In 2003, the College was granted degree-awarding powers in its own right (rather than degrees awarded by the University of London) by the Privy Council. This power remained unexercised until 2007, when the College announced that all students starting courses from September 2007 onwards would be awarded degrees conferred by King's itself, rather than the University. However, the new certificate will still make reference to the fact that the College is a constituent of the University of London. All current students with at least one year of study remaining were in August 2007 offered the option of choosing to be awarded a London degree or a King's degree.
The nine Schools of study at King's are as follows:

Dental Institute
Institute of Psychiatry
School of Biomedical & Health Sciences
School of Humanities
School of Law
School of Medicine
Florence Nightingale School of Nursing & Midwifery
School of Physical Sciences & Engineering
School of Social Science & Public Policy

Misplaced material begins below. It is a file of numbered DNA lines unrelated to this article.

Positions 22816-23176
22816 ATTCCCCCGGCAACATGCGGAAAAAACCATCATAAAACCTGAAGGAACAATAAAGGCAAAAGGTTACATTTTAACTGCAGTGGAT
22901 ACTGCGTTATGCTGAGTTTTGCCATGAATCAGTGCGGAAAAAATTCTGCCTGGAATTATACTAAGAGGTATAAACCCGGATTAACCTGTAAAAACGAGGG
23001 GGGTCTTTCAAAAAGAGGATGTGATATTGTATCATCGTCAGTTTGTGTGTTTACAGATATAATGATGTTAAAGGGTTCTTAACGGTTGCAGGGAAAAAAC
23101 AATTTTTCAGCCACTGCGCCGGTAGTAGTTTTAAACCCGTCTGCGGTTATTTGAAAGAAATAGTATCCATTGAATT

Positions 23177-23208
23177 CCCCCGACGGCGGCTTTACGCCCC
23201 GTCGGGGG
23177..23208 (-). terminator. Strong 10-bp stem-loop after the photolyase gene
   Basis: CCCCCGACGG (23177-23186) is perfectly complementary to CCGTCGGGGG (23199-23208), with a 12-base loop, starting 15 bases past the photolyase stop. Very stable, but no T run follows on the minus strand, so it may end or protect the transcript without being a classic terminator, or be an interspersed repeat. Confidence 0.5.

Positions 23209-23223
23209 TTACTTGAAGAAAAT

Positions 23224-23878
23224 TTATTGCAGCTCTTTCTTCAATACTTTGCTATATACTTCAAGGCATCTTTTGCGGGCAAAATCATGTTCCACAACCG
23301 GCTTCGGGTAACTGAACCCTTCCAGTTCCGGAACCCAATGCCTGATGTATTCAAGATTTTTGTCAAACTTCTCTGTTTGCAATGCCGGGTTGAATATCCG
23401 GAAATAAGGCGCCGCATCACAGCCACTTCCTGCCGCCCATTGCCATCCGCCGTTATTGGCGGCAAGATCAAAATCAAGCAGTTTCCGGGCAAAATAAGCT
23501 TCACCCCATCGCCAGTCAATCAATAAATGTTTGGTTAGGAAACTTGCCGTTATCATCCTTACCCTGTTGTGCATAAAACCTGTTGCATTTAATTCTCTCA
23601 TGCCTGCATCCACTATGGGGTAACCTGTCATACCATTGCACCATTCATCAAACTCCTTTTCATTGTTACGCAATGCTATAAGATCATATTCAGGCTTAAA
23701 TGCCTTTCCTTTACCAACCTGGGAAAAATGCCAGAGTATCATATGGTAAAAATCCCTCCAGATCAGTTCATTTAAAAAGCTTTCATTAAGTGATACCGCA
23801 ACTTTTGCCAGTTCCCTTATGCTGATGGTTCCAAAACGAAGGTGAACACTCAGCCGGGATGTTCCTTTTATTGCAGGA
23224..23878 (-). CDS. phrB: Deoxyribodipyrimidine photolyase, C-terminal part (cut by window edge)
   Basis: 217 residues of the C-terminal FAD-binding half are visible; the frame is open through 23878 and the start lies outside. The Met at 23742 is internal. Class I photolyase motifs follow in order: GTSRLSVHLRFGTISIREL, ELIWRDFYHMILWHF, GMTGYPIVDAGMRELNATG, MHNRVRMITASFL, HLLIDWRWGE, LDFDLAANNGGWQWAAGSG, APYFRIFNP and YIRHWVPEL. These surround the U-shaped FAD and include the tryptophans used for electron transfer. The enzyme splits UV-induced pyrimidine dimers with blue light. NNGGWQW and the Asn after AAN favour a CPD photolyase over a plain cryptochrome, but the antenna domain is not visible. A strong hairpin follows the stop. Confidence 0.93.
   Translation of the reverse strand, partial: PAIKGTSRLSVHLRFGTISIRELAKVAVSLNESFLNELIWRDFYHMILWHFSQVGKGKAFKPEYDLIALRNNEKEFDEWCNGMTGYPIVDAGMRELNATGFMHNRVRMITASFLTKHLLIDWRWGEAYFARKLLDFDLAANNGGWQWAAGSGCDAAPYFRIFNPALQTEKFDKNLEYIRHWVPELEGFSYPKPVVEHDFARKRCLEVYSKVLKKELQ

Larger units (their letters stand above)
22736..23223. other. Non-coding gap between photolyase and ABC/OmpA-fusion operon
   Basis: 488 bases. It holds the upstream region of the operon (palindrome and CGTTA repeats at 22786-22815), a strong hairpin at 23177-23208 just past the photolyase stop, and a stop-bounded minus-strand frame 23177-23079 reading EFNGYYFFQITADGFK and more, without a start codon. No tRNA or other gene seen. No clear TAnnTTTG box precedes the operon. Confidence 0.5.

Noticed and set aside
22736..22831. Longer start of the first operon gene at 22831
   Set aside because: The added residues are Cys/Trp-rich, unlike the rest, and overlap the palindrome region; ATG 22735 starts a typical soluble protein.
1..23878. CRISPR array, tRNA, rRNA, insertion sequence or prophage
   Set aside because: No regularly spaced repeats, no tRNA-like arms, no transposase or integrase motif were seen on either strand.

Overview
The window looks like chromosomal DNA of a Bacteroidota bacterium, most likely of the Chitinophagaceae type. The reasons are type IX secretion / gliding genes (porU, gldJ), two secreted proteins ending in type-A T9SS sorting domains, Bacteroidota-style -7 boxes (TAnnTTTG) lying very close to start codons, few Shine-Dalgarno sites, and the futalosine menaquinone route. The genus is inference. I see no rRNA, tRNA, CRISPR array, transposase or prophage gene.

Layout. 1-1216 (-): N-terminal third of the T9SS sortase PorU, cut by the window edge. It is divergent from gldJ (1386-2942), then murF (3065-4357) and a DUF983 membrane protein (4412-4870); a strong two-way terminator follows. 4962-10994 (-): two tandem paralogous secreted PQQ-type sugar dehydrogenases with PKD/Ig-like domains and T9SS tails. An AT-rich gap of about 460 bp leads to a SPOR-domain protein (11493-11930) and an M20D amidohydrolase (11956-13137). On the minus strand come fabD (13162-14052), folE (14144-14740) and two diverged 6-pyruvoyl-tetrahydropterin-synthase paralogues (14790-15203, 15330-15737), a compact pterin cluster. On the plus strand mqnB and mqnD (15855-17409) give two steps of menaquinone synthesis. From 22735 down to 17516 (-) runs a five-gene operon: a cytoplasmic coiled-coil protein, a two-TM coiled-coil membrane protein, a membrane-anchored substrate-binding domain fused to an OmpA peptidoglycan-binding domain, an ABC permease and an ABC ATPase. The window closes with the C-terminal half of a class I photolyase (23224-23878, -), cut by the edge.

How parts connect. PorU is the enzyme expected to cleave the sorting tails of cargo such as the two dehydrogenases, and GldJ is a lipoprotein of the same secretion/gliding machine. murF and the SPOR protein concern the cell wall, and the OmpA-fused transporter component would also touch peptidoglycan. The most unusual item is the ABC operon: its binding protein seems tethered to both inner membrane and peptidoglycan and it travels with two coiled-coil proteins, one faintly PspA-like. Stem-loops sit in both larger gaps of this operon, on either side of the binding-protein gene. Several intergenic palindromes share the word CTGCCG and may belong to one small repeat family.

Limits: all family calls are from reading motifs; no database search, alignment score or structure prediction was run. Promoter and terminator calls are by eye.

University Metrics' Global University Rankings, based on a new ranking methodology called "G-Factor", placed King's 5th in the UK and 32nd in the world According to the 2006 Times Good University Guide, several subjects taught at King’s, including Music, Dentistry, History, American Studies, Philosophy and Classics, are among the top five in the country.

The College has had 24 of its subject-areas awarded the highest rating of 5 or 5* for research quality, demonstrating excellence at an international level, and in 2007 it received a good result in its audit by the Quality Assurance Agency. It is in the top tier for research earnings.

King's College London ranked 24th in the 2007 THES-QS World University ranking
King's College London ranked 22nd in the 2008 THES-QS World University ranking
King's College London ranked 23rd in the 2009 THES-QS World University ranking
King's College London ranked 21st in the 2010 QS World University ranking
King's College London ranked 27th in the 2011 QS World University ranking